Church plants in small towns have some special challenges, but there are also some distinct benefits. For example, a church started in a smaller town may realize a greater impact of a prominent community figure joining the church or launch team. The presence of the fire chief, school principal, football coach, or downtown business owner may communicate a sense of legitimacy for a fledgling small-town church that a suburban church wouldn’t experience.

Recent Small-Town Plants

Waypoint Church Partners helped start Mountainside Community Christian Church in Boone, North Carolina, last year. Boone is a town of 18,000 that is dwarfed by Appalachian State University, which has more students than the town has residents. Boone’s police chief became an active part of the church very early in the launch process. A community figure of his stature helping to start the church spoke volumes in the town.

Lake Christian Church in rural Palmyra, Virginia, was launched as a daughter congregation of longtime Waypoint partner Cherry Avenue Christian Church from Charlottesville, about 20 miles away. Palmyra is the county seat, though it has fewer than 1,000 residents; Fluvanna County is home to about 27,000 people. 

The president of the local fire and rescue squad was on LCC’s launch team, which contributed to the community’s immediate acceptance of the church. For many years, the church worshipped in the community room of the fire and rescue squad building in the center of Palmyra. Early on, church planter Brian Orahood began volunteering with the rescue squad, eventually becoming a shift supervisor.

By the time the church reached around 300 in average worship attendance, they were easily one of the largest churches in the county. A church of similar size might have virtually no influence in a metropolitan area.

Small-town churches present good opportunities for the minister to quickly become an integral part of the community. Raphine Christian Church of Greenville, Virginia, launched in a picturesque village in a mountain county of about 22,000 residents. Founding minister John Ward became widely known in the community by serving bivocationally in the local farm bureau and as a teacher in the local high school. Ward eventually was elected to the school board.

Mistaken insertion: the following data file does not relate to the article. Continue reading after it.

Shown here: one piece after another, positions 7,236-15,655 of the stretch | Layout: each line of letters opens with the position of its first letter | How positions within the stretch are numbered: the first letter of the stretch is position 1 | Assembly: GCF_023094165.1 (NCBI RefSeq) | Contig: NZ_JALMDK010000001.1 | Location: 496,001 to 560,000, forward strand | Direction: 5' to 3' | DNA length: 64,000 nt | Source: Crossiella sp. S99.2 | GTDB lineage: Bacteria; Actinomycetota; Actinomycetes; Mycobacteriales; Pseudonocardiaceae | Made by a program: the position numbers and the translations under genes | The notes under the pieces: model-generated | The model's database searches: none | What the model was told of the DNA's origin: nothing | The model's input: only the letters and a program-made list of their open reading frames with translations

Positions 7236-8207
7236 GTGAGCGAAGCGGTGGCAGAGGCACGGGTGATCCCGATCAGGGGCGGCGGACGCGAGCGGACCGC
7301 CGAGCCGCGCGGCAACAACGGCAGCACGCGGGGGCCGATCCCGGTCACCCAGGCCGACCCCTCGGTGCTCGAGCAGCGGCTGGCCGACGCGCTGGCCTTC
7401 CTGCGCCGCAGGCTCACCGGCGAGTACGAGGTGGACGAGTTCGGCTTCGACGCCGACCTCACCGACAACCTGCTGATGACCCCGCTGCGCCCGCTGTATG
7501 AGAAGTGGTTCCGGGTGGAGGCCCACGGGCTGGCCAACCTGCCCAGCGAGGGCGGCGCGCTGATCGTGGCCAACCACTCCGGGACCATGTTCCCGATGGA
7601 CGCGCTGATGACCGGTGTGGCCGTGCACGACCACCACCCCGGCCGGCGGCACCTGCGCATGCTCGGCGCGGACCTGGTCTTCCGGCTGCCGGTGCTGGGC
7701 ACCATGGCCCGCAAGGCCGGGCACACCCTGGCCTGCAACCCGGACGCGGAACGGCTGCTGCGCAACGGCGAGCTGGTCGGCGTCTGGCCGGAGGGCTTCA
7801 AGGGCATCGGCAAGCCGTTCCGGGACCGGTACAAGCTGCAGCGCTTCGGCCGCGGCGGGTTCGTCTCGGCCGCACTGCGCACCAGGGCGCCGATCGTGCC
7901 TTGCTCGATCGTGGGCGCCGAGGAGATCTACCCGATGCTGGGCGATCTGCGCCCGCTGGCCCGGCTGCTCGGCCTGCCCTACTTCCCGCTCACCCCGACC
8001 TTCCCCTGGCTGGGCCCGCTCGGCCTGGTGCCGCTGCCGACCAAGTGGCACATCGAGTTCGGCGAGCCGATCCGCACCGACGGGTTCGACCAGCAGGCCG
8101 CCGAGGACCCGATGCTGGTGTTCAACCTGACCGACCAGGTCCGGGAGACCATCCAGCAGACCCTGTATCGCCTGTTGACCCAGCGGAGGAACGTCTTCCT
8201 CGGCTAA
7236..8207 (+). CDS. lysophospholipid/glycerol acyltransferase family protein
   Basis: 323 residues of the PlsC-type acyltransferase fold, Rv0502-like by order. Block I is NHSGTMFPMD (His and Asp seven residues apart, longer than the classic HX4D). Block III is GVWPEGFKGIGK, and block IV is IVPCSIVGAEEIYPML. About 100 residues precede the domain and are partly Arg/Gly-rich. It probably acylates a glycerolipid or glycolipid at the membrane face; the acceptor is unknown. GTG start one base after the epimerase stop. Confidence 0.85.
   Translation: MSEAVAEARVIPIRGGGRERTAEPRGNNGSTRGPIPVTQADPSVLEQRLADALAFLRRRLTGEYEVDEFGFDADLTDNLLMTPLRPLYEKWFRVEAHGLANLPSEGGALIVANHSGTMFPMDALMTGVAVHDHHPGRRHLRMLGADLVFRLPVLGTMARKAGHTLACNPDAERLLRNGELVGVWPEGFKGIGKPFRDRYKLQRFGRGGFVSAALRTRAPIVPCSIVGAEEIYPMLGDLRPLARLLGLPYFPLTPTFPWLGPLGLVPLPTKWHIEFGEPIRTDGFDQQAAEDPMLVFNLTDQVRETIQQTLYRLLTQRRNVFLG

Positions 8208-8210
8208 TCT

RCC’s attendance is only about 100, but it is one of only a handful of thriving churches in the area; most nearby churches are older and in significant decline, many of them unable to afford a regular minister.

Smaller towns can be fertile ground for starting a satellite campus, even if the planting church is not exceptionally large. Waypoint staffer Paul Viers serves as senior minister with Woodland Hills Christian Church in Abingdon, Virginia, an Appalachian town of 8,000. His growing, modern church of more than 500 members was approached by members of a small Christian church in nearby Meadowview, a community of about 2,000 people located 12 miles up the highway.

Eventually, the 16 members in Meadowview voted to allow Woodland Hills to take over their church property and relaunch the church as a campus. One year later, the Meadowview Campus is regularly running more than 150 in worship on Sundays and has celebrated 12 baptisms. It instantly became the fastest-growing, most-exciting faith community in this small town. 

Planting churches has its own set of challenges, regardless of the setting, but planting in smaller communities is an untapped opportunity for kingdom growth. A renewed emphasis on planting churches in small towns and rural areas would mirror the expansion of Christian churches and churches of Christ across the American frontier of the 1800s.

Tim Cole is a two-time church planter in Virginia who serves as executive director of Waypoint Church Partners. Tim and his wife, Lisa, have also helped to plant churches in Ukraine and France. Tim loves to train and coach church planters to realize their God-given vision to launch a healthy new church.